Tuesday saw Fred and I set off to see our first of twenty lay readers at home, and soon left the seriously potholed main road to arrive at a lovely quiet small village called Bokooka (pronounced Boo-coke- a). Levy lives with his mother, brother and niece. They have about three acres of land they cultivate. But he has spent the last year at the college. We then went on down an equally remote path (got bogged and had to be pushed out) to another village where we met another lay reader – Israel. He had 7 children, the youngest Miriam who we met at home as she doesn’t go back to school until Sunday.
He was so grateful for the sponsorship, (£100 a year for two years). Ugandans always feel slighted if you visit and do not eat something they offer. So, they provided us with water and hard-boiled eggs. Very humbling for us and very special too. It’s something you don’t forget!
Then it was back to the college for a teaching afternoon, 2pm to 4.30pm. I began with Stewardship and pressed home the idea that it’s about looking after something for someone else. We had about twenty students there. It was interesting to see they couldn’t easily think ‘outside the box’ and neither could they easily think of examples (for example, looking after a house for someone or a car or children) but slowly, slowly, they began to get the point and being a steward of, or looking after the planet, was easy. But it went well – looking at how we can be stewards of the planet, natural resources, our time, the church and its resources too. Following on from this, we had a discussion on money, which captivated the students.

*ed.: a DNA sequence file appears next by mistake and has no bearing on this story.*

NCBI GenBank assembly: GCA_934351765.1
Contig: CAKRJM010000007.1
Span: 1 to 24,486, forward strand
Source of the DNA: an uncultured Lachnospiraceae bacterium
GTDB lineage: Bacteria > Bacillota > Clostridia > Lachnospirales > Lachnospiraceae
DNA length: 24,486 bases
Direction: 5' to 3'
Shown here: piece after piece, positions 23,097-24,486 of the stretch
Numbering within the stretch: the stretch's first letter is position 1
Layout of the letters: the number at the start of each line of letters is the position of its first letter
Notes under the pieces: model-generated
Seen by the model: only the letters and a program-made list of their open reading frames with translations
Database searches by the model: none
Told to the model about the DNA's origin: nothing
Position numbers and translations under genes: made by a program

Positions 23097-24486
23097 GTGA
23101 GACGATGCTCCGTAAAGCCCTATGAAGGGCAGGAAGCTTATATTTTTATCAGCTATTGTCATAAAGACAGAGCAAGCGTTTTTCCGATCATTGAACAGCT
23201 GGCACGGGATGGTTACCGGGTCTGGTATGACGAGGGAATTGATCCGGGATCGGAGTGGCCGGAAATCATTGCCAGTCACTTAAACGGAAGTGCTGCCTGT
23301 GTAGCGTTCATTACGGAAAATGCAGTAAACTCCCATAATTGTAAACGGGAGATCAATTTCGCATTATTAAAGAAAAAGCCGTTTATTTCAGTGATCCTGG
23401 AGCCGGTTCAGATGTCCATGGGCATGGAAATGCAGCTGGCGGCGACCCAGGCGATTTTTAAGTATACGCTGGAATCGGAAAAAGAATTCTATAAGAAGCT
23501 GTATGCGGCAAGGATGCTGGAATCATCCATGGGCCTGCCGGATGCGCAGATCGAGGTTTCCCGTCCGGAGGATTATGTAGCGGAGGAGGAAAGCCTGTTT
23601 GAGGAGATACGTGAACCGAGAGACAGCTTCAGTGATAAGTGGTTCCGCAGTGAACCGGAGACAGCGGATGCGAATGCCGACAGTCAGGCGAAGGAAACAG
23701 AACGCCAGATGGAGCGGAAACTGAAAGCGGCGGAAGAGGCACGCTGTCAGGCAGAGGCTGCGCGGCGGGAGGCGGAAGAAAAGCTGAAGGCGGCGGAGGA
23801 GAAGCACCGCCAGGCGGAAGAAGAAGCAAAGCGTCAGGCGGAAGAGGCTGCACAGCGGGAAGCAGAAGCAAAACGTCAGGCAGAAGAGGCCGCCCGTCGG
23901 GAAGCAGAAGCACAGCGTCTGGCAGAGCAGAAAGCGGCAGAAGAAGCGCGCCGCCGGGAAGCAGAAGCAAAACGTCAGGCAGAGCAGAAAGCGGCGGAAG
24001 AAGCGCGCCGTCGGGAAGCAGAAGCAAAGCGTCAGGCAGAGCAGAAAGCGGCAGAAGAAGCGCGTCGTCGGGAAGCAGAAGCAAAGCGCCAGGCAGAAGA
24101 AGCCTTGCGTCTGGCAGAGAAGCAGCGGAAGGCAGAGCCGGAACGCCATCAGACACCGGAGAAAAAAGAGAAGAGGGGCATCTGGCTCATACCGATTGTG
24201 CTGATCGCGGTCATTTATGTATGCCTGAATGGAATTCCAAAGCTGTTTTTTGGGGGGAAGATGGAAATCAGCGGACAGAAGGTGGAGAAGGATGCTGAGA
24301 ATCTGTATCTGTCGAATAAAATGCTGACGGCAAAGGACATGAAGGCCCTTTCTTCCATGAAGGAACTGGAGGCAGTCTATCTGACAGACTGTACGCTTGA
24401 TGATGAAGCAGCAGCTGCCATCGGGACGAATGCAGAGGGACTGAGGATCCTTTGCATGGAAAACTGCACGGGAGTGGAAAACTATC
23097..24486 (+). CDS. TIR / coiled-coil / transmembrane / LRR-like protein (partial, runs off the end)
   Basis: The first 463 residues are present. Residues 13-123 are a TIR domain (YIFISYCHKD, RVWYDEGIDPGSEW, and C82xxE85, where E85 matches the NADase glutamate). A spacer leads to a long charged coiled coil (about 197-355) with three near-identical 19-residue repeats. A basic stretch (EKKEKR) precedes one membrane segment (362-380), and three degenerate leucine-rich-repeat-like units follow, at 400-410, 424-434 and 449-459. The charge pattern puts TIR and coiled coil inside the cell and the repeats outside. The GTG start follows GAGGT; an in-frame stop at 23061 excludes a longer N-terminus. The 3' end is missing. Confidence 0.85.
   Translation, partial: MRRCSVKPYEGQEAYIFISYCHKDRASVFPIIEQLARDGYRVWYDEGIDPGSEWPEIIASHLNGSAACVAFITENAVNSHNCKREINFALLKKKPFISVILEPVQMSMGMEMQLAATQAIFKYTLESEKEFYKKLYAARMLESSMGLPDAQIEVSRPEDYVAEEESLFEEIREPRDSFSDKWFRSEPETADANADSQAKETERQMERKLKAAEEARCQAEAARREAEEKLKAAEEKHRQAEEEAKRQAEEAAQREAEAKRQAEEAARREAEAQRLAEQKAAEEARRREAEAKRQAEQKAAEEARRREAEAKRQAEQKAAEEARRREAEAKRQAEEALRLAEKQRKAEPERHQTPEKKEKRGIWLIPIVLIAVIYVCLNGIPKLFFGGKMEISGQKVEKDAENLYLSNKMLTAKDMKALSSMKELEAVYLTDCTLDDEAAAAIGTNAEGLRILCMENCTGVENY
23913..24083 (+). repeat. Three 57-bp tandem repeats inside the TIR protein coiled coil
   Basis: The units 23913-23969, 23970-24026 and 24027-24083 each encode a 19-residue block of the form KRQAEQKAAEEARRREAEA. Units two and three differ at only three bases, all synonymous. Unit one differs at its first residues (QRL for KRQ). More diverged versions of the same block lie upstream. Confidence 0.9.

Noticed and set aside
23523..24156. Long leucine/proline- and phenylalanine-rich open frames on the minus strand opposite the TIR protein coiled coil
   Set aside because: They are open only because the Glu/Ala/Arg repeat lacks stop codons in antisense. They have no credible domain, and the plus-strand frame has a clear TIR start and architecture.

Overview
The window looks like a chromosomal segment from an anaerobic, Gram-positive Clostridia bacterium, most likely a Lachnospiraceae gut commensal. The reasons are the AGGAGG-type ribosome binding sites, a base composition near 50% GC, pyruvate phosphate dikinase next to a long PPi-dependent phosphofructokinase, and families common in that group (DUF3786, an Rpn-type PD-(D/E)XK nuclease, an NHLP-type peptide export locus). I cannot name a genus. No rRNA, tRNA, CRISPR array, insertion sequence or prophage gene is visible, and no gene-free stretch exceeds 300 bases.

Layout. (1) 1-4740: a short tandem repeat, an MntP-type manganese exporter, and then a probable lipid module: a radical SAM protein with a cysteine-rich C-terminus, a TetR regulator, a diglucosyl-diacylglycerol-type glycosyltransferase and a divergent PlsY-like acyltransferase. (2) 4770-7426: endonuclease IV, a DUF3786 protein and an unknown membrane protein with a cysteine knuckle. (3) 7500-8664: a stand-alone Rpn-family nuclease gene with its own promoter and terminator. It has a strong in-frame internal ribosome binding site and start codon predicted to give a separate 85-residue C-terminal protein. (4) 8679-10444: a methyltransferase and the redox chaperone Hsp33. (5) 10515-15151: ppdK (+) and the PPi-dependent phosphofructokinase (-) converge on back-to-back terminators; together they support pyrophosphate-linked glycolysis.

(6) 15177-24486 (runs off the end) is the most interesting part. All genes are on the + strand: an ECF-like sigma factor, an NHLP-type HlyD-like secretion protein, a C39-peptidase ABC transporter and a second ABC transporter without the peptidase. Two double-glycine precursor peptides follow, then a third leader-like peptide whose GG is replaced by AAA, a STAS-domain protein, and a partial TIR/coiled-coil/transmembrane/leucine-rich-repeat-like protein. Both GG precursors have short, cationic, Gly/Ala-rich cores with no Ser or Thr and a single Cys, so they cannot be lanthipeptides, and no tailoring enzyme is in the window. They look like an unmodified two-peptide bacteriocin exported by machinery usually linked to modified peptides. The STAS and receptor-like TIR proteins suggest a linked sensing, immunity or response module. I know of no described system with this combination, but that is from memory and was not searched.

Wednesday saw more of the same and then on Thursday the topic changed to Counselling and Guidance. Each day, I have had the seats in different positions around the room, which has foxed them a bit – but by Thursday, they were looking forward to seeing what I had done to the chairs for that session. A girl called Eva took us to her home, which was so humble, and then when we were about to leave, they gave us chickens, eggs, avocados and peanuts; it was completely overwhelming. It is so incredibly humbling – but I cannot say no as they would feel so insulted. So, we shared the produce with friends.
I can’t tell you how much I have enjoyed being at the college – it has brought be great joy and huge pleasure.
On Thursday, I decided in the break in the afternoon’s teaching we would give the students something to eat. We boiled our c40 eggs, bought bread and gave them some bananas we had been given, plus a bottle of water. They were very happy indeed! All they get to eat is poshu and beans every day, twice a day. Some of them come from families that don’t eat much, if any poshu, so it has been very hard for them. And they garden at the college, 6.30 am – 9.30 am and then have porridge for breakfast. After that I am not sure when lessons begin, but I imagine they are then exhausted! So, arriving for my lessons at 2pm late, probably was because they were so tired.
Friday, I prepared for the weekend, preaching and teaching and visiting. I lasted about an hour then lay on the bed for 15 minutes and woke two hours later! Now we are away from Mityana for the weekend and already we have found better internet connection, good power supply and all very pleasant. Just bumped into two cyclists who have a month to cycle from Kigali and get to Kilimanjaro. They ate huge pizzas! Building up their strength I said.